Meet Alex Weisenbach
Home/Office location Cornell University (Class of 2023)
Alex Weisenbach began investing when he was 9 years old. Upon discovering tastytrade, a network that covers stocks and options, he called in so often to express his opinion that co-CEO Tom Sosnoff invited him to appear on a show.
Years trading 10
How did you start trading?
I became interested in investing in 2009 at the age of eight. I started following the economy and wanted to learn more about seemingly “invisible forces” that appeared to govern everybody’s lives. I started “investing” when I was nine. I told my dad I wanted to open a Uniform Gift to Minors brokerage account, and he agreed under the condition that I fund it with my own money. I spent six months saving up $500, and after my ninth birthday, I opened my first brokerage account. When I was around 11, I became fascinated with the dynamics of options trading. There was a lot more complexity in the thinking required to understand an options trade, and that seemed to catch my attention. I thought the greeks and the dynamics of non-linear payoffs were fascinating. Although I wasn’t learning calculus or differential equations at that age, I still think my interest in options helped me develop better intuition for math that I didn’t learn more about until college.
Favorite trading strategy for what you trade most?
My approach to trading differs significantly from that of most retail traders because I trade with the goal of capturing a theoretical edge. My goal is to identify options that are mispriced from theoretical value, trade the option and try to minimize my exposure to both volatility and directional risk. My ideal scenario is a trade that is absolutely delta and vega neutral. Therefore, I rarely enforce any particular risk structure. Generally, my positions include relatively complex combinations of stock and options—both long and short across tenors and strikes. However, because I am not making markets, I have the freedom to choose which positions I accumulate. I tend to accumulate very large positions relative to the size of my account if I can structure a position with an asymmetric payoff and get the edge while doing so.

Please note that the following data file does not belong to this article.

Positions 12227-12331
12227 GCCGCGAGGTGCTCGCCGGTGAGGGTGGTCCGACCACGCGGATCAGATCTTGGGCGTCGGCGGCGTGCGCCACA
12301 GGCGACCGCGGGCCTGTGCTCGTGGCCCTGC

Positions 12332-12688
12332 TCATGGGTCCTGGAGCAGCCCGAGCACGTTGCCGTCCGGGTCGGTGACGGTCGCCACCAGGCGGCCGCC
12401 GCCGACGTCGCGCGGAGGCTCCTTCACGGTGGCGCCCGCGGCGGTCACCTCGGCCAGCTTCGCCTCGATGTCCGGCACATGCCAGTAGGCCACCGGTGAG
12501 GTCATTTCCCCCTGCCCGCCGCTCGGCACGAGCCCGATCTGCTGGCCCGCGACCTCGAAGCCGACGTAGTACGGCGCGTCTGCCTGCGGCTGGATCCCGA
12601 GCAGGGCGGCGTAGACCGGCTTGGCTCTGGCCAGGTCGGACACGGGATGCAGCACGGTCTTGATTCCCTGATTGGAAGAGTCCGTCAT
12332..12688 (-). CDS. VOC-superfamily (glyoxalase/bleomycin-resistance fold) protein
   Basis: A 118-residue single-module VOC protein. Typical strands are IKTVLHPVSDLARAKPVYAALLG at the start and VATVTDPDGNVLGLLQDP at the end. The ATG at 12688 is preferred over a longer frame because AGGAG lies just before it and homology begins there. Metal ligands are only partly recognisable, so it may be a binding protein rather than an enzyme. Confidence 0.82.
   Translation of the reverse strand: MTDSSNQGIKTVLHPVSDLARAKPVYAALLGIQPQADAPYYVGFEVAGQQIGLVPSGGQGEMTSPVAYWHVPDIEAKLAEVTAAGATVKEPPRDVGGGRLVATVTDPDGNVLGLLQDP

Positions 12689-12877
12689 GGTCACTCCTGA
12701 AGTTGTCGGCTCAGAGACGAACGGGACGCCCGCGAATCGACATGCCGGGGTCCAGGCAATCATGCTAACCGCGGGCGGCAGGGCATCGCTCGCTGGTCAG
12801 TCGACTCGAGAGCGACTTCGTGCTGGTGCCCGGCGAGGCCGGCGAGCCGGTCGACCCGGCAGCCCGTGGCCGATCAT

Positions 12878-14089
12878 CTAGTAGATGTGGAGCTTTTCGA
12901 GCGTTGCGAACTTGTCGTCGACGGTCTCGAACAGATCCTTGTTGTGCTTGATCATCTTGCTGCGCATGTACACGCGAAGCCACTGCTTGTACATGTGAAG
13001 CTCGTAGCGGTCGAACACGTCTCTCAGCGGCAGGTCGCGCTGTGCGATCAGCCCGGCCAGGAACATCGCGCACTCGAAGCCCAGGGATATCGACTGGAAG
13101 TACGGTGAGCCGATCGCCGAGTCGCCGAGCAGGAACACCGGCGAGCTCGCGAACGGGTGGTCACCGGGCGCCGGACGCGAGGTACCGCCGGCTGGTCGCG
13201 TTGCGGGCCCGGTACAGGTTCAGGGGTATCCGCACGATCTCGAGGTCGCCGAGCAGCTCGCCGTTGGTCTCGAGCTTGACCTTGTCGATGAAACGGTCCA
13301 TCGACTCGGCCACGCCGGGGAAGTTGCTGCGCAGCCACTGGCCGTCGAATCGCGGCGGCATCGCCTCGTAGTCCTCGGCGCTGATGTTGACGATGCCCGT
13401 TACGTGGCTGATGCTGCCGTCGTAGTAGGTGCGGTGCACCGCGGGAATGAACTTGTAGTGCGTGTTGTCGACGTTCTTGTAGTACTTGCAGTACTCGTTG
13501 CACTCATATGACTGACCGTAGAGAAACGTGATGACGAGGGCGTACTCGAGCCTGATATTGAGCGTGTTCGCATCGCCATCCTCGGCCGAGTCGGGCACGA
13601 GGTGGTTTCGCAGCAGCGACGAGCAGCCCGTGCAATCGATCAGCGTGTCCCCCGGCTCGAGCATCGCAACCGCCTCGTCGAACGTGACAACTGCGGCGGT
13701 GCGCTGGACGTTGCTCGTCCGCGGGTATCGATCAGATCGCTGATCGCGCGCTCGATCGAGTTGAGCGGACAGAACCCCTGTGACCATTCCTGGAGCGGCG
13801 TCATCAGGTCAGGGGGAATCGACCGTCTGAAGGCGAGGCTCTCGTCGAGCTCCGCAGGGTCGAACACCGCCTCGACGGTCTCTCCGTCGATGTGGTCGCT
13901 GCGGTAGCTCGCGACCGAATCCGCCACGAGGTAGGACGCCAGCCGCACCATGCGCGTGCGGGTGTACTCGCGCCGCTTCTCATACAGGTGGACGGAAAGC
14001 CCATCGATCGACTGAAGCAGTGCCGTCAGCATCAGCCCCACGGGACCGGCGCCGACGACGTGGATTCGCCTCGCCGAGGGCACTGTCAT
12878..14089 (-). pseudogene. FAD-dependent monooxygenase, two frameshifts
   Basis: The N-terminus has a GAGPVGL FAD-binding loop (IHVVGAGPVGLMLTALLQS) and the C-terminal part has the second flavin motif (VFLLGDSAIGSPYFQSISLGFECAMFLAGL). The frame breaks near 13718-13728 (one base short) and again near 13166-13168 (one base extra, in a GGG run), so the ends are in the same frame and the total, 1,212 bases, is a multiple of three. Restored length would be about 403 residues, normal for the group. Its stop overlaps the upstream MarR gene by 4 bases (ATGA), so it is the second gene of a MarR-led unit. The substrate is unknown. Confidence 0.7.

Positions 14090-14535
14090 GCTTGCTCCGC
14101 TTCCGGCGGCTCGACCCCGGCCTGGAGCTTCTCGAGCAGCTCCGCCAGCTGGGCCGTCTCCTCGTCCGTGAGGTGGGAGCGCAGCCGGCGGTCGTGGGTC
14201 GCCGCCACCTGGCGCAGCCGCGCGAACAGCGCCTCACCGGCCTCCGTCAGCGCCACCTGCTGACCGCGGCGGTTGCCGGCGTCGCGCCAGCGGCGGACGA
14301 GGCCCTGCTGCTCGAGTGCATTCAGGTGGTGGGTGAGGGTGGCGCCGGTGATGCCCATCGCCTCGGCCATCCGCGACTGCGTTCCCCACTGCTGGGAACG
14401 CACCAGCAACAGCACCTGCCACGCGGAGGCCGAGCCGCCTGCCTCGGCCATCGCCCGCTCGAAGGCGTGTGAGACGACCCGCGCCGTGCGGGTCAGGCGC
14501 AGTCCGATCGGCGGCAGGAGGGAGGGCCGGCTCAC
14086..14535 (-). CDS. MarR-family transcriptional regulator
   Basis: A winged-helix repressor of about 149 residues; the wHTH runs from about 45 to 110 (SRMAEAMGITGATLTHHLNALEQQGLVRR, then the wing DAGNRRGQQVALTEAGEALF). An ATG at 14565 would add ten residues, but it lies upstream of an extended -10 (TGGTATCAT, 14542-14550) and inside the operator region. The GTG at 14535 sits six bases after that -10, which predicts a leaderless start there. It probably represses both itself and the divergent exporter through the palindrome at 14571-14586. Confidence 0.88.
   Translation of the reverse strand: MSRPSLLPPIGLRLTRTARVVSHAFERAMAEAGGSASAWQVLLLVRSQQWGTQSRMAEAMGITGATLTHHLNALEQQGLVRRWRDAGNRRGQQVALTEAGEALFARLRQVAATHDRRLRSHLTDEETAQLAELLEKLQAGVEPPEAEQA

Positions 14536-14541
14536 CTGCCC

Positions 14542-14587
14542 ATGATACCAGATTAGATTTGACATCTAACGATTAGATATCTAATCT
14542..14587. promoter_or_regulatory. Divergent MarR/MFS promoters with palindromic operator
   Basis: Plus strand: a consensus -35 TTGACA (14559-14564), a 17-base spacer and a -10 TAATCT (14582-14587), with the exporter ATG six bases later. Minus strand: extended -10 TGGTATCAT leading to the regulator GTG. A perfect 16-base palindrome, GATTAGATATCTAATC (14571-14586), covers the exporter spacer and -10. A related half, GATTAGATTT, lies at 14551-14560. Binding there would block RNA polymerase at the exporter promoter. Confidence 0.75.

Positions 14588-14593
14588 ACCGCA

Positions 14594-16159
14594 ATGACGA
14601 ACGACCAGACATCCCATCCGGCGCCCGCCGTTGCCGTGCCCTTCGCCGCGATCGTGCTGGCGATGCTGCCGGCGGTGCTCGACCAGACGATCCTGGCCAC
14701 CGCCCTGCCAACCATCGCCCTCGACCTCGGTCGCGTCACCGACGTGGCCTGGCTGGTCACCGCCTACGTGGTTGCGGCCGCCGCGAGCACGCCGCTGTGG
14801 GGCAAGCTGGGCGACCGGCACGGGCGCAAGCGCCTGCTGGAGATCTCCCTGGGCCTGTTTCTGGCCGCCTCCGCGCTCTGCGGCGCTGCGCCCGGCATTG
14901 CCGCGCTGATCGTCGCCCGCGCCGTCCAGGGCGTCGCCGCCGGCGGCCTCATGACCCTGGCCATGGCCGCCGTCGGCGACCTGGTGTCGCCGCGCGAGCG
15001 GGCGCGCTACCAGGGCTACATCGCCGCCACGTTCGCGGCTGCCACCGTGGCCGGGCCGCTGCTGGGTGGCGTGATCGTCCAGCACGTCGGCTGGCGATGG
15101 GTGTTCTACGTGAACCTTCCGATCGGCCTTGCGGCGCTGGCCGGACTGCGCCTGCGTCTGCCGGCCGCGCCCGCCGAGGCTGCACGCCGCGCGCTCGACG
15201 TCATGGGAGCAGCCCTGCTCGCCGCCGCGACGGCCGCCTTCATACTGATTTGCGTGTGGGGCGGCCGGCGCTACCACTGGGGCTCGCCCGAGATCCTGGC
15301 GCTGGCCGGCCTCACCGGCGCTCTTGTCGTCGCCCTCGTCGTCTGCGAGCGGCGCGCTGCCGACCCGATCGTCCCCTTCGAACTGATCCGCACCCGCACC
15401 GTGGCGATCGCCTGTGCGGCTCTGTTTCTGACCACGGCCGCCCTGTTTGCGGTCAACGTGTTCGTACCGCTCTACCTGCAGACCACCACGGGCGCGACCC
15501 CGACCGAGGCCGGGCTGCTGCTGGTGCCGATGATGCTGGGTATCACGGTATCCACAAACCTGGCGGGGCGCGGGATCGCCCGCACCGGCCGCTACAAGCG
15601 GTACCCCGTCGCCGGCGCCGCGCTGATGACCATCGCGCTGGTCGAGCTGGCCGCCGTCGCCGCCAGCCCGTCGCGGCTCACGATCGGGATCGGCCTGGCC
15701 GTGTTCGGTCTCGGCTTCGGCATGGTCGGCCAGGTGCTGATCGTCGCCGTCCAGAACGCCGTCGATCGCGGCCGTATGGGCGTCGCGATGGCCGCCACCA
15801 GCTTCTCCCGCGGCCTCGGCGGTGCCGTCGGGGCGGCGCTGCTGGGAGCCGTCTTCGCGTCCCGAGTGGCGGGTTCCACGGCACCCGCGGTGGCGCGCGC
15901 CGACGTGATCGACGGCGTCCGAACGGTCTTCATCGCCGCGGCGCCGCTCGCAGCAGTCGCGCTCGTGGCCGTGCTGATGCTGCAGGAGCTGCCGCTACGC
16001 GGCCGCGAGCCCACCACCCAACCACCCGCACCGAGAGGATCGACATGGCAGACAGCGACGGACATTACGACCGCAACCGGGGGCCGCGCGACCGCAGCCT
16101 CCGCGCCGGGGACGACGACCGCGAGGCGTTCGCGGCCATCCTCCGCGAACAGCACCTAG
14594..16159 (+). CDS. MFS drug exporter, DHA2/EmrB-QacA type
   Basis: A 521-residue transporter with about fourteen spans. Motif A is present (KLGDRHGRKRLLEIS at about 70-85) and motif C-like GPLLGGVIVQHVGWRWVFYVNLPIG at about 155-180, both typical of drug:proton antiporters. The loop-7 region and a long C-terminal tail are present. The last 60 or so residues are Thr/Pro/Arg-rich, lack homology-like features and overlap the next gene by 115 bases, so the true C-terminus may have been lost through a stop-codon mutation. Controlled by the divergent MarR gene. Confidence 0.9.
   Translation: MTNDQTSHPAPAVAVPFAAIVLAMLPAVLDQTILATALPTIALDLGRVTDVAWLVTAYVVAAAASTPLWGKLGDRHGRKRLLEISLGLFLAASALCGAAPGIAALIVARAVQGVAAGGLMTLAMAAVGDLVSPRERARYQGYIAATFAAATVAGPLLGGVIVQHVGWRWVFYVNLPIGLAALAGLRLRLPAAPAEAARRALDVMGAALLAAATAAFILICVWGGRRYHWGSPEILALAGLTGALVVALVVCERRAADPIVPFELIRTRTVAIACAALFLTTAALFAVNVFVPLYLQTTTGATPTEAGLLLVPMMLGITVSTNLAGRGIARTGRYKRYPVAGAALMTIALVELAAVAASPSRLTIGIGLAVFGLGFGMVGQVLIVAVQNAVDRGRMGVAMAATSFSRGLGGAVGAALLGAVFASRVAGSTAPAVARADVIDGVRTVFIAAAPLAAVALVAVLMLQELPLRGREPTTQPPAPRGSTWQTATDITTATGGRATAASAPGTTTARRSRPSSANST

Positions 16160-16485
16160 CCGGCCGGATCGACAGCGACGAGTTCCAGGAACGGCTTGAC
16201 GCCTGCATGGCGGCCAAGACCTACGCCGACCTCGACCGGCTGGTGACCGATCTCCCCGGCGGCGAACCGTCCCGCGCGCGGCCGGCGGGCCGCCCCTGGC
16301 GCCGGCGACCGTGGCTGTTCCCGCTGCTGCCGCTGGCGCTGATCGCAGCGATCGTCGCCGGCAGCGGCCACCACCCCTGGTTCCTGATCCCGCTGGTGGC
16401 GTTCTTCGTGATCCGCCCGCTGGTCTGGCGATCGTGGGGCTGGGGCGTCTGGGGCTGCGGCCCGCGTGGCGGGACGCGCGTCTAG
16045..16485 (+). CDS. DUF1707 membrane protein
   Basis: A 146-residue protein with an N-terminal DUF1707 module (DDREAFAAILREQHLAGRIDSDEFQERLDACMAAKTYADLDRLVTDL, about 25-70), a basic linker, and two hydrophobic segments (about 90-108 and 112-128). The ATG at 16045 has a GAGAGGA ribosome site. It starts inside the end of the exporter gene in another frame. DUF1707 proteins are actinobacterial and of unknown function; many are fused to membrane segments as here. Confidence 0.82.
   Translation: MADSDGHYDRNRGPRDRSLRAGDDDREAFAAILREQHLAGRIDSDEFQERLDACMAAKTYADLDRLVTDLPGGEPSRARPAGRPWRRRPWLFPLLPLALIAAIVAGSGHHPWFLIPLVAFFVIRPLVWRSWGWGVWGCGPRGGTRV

Average number of trades per day?
When I am actively trading, I typically make 50-100 trades a day. In March of 2020, I was doing in excess of 1,000 trades a day. My approach to markets depends on the opportunities available on a particular day.
What percentage of your outcomes do you attribute to luck?
Most of the trades I do have very uninteresting payoffs. There are a lot of small profits and losses, with perhaps 5% having larger P&L swings. Typically, my goal is to accumulate a lot of trades with a positive edge and manage the risk around those trades.
Favorite trading moment?
Around expiration, I end up with a lot of expiring positions in random and often otherwise illiquid stocks. In one situation, someone really wanted to buy the 7.5 strike puts in a relatively illiquid biotech stock on Friday right before options expiration. This is strange behavior. The stock was trading a bit higher than $15 per share, so these options were deep out-of-the-money (OTM) and likely to expire worthless. This buyer was willing to buy the $7.5 put for five cents in size. It just so happened that the $15 put at the time was trading at a 10-cent offer. That means I could sell the $7.5 puts and buy the $15 puts (two 7.5 puts to one 15-put) and create a position that could not lose at any stock price. This was clear arbitrage sitting on the screen and nobody was trading it! I obviously took the trade. After the market closed, the stock began to crater (trading just slightly above my short strike). As the stock dropped after the close, I had to exercise all the puts I was long because I couldn’t be sure what closing print the OCC would choose for automatic exercise. I ended up short a lot of shares of stock over the weekend because the $7.5 put was still clearly OTM. The stock opened up around maybe $8 a share on the Monday morning, and having exercised my $15 puts, I received short shares for $15 per share and I bought most of those shares back around $8.
Worst trading moment?
The worst situation I have ever been in was around the Brexit vote in 2016. I had significant short-volatility exposure in /ES futures before the upcoming Brexit event. Obviously, I was expecting that it would be a non-event and that the volatility was inflated, similar to an earnings trade. After the results of the vote, the /ES futures tanked, requiring me to short the futures to try and neutralize some of my delta risk. I essentially had to accumulate around $1 million of notional in /ES. The /ES ended up locked limit down overnight. In the morning, /ES began to rise and continued to do so for the next few days. This is the absolute worst position to be in if you were short gamma and volatility.
Watch The Making of a “Future Rising Star” here